Inspired by the quiet eloquence of Hafez and Naomi Shihab Nye, Parker puts forth an appeal for the deliberate, loving care that public life requires of us in these times.

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May 17th, 2017

Parker takes up Jane Kenyon’s gentle challenge: trust in the natural cycles of light and dark, waking and sleep, life and life’s end.

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May 10th, 2017

An unlikely spring poem from Mary Oliver turns the dazzling darkness of nature into a lesson on embodying simple gratitude for the gifts we’re offered each moment.

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May 3rd, 2017

Do trees photosynthesize the soul as well as sunlight? With a poem by W.S. Merwin, an appreciation for trees and the spiritual wisdom they impart.

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April 19th, 2017

It’s a hard time to be human. But that doesn’t mean our good work has no value. Parker and Ellen Bass on the beautiful paradox of our smallness and our consequence in the world.

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April 12th, 2017

The human soul is a thing to name and celebrate, no matter how we understand its fickle, mysterious nature.

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April 5th, 2017

A tribute to Maya Angelou for her birthday — with a reflection on her poem “Still I Rise,” a fiery assertion of self.

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March 29th, 2017

Reflections, recalibrations, and resources to help us temper our anger, and find space for a constructive, healing civic life.

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March 22nd, 2017

A poem from Maya Spector is an encouragement to push open the doors that hold us in when the light of spring breaks.

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March 15th, 2017

Parker stands in awe at the extraordinary patience of nature. What if we centered as much care and attention on its grandeur as we do on our own selves?

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March 8th, 2017

A simple invocation amid the world’s frenzy: that we maintain the quiet discipline of seeking delight hiding in plain sight.

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February 28th, 2017

Parker looks fondly on the moments he spent as a child with his grandfather — whose life-giving hands brought forth craft and nurtured a little boy into the world with a fierce and stoic tenderness.

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February 22nd, 2017

On the approach to his 78th birthday, Parker offers up a gift: six learnings that prove that our personal evolution spans the whole length of life, and continues in the generations we nurture forward.

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February 15th, 2017

Life’s tragedies can make the road ahead seem like a barren vista. But our losses can also clear space for courageous new beginnings.

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February 8th, 2017

Animated by solitude in the winter woods, Parker J. Palmer on seeing the hidden and potential beauty beneath what’s superficial in the world we face.

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February 1st, 2017

Our dreams can be great motivators. But what if what we aspire to is already within our grasp? A poem on letting go of the stress of ambition and embracing our innate potential.

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January 18th, 2017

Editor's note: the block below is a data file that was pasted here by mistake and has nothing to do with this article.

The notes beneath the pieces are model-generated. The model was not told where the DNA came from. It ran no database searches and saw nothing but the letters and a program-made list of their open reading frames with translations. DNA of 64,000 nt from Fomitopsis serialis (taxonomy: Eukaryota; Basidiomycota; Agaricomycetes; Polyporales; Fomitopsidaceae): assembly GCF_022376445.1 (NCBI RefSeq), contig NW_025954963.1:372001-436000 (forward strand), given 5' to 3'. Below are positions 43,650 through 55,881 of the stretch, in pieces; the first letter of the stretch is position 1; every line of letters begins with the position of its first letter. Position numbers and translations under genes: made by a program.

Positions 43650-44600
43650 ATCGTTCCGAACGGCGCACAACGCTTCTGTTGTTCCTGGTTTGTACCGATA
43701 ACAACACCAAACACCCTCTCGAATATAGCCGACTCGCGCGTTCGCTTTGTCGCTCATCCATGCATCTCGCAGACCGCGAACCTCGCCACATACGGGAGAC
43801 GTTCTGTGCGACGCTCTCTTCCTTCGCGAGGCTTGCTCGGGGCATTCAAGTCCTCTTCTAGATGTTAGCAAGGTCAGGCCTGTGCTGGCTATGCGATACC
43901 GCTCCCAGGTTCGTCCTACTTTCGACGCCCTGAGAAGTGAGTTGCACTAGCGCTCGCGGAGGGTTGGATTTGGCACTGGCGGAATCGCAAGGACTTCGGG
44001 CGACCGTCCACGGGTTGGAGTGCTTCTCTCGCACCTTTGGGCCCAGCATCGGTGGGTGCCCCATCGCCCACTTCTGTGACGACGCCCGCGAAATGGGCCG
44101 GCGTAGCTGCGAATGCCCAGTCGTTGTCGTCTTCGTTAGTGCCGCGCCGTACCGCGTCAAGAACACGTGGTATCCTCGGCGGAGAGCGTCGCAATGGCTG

What would it look like to quarrel with our country in a way the soul would affirm? A contemplation of patriotism turned inward, and the “fierce-love truth-telling” that will help us become the democratic community we aspire to be.

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January 11th, 2017

With the wisdom of Jane Kenyon, a contemplation on gratitude and ordinary grace in our own finite lives.

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January 4th, 2017

After an exchange with an angry man, a poem about a woodland encounter bestows unexpected guidance — about how acknowledging the spaces we share can be what closes the gaps between us.

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December 14th, 2016

A return to the gritty heart of the Christmas season, and a vision for a holiday celebration that does real and practical good for those around us.

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December 7th, 2016

As we turn the seasonal corner to the longest nights of the year, a reflection on the time we spend in the darkness, and what we can learn from it before turning back to the light.

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November 30th, 2016

Even at our most broken and scattered, Mary Oliver seems to say, we can uncover new wholeness by examining each shattered piece.

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November 23rd, 2016

An appeal to move beyond anger and reactiveness, and to concentrate instead on the immediate, crucial work of embodying justice.

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November 16th, 2016

Leonard Cohen’s timeless lyrics are a beacon of hope for even the most broken among us. An expression of gratitude to our latest lost legend.

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November 9th, 2016

Our body politic suffers from deep wounds, seen and unseen, and all real. Wisdom gleaned from a beloved baseball team on resilience in the face of heartbreak, and the spirit of unity that will move us into a new age.

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November 2nd, 2016

November in the upper Midwest often feels like a “fifth season” to me — different from autumn and winter in…

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October 26th, 2016

A life doesn’t have to be extraordinary to have an impact in the world. A reminder that we can build lives that have meaning, no matter what cards we’re dealt.